In this section we are publishing the loglines from the participants of the Circalit / Story Department “First Draft Script Contest”. Our judges have reviewed the loglines and give you their considered feedback. It may help you craft a powerful logline.
by The Judges
“A drug addict and a devoutly religious woman, inextricably bound by individual tragedies, must overcome their respective addictions to find new meaning for their lives.”
The judges’ verdict:
Jack: “This sounds like an interesting story, but calling religion an addiction might lose you the religious audience. Maybe the woman has to lose her narrow minded views or relax her bigotry.”
…calling religion an addiction might lose you the religious audience
Steven: “We have a juxtaposition that is not credible here: A pious woman “inextricably bound” to a drug addict? Doubtful premise on its own … Now, if the addict is her SON, then we have a credible drama happening here. But not between two people who have zero obvious connection with each other. ”
A pious woman “inextricably bound” to a drug addict? Doubtful premise on its own
Adrian: “How are the lives and the stories of the drug addict and religious woman connected? ”
Time to Pass Go
Singleton Jo, 30, is dealt a lucky card: she wins a dream romantic holiday for two to Paris. The only person she can take is her over-sexed, high-on-HRT mum, Margaret.
The judges’ verdict:
Dave: “I know the main character and what kind of obstacles she will face, so there is conflict. The inciting incident is clear and I can see from the tone of the logline that there will be comedy. I do wonder why Jo would not take somebody else – the only person she ‘can’ take is a little problematic – I’m not sure if she really would choose her mum to go with her, that’s my only issue, the believability and would I empathise with somebody who would put themselves into that situation. If there is a real reason for her going, and I could accept it, then good. But I like the logline. ”
The inciting incident is clear and I can see from the tone of the logline that there will be comedy
Phyllis: “Sounds very familiar. But could be funny if the script isn’t just one punchline after another. A big dose of pathos is needed – why is Margaret the way she is, really? Is she really just the butt of all the script jokes? Danger of being a farce nobody’s going to really care about. ”
…could be funny if the script isn’t just one punchline after another
Jack: “It probably doesn’t need the phrase “is dealt a lucky card”. And the fact that her companion is her mother could use a little build up. How about – “When a thirty-something woman wins a romantic holiday for two in Paris the only person she can take should be disqualified for three reasons – she is over-sexed, she is high on HRT and she is her mother”. ”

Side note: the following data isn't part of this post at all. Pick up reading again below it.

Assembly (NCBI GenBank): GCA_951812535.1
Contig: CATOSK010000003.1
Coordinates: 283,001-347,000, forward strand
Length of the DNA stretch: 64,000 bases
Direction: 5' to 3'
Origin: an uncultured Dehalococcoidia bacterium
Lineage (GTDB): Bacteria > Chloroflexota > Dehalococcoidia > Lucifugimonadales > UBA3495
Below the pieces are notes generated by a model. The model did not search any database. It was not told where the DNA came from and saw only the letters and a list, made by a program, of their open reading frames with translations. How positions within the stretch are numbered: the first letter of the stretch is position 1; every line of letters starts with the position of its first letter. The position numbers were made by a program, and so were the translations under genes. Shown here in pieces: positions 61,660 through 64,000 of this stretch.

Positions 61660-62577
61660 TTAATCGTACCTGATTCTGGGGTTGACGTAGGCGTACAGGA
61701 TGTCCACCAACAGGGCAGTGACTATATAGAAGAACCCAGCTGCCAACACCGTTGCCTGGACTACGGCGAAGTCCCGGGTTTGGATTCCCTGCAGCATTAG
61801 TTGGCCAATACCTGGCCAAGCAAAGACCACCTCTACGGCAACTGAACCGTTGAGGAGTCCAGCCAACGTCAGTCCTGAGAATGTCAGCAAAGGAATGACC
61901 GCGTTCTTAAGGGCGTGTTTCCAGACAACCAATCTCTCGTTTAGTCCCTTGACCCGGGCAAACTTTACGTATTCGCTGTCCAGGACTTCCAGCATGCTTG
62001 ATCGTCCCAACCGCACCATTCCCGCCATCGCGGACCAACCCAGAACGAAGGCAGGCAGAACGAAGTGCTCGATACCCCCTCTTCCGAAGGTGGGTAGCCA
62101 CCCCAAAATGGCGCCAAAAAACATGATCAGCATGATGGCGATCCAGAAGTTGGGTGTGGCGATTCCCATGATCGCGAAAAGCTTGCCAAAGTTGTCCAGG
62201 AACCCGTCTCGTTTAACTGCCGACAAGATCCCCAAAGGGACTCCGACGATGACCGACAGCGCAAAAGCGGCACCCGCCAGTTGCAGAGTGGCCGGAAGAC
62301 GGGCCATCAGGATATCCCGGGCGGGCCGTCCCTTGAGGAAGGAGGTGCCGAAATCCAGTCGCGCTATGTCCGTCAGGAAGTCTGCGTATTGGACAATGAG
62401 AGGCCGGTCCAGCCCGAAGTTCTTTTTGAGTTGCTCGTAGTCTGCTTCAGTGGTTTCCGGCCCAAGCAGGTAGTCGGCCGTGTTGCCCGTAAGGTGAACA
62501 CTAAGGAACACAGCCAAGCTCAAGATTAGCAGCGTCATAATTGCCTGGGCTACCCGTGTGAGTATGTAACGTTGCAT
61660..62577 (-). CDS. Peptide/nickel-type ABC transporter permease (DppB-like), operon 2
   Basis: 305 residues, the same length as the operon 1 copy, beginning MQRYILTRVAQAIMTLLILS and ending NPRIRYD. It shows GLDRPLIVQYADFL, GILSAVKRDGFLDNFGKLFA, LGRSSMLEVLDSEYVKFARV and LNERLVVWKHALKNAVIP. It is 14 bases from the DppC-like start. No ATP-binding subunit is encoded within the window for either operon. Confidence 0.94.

If you have an opinion on any of these synopses or the feedback from the judges, please share it with us in the comments below. Please keep the discussion constructive. Even if your first instinct may be subjective, try to give us as objective a reply as possible. The objective is to all (that includes us, judges) learn from the exercise.
So what is your verdict? Would you want to see these films? Why (not)? Did the judges get it right? How would you improve the synopses/loglines and what do you feel might improve the stories behind them?
Please give us your opinion in the comments at the bottom of this page.
The Judges (click for details)
photo credit: swanksalot
1 thought on “The Judges – Circalit Loglines (17)”
I think Jack is spot-on with his assessment. His re-write of the logline is great, and he “gets” the concept, unlike Phyllis, who seems to be more concerned about how the script may or may not be delivered. She offered very little regarding the logline or the concept, besides it being “familiar”.
The questions Dave asks are quite possibly the type of questions a producer may ask him/herself when reading the logline. This is the intrigue factor. Whether or not there is enough intrigue to make them want to read further- that is the ultimate question. For the record, if the writer says “only person” in the logline, I’m going to assume that question is asked and answered in the first ten pages, or else it’s in the cirular file, baby!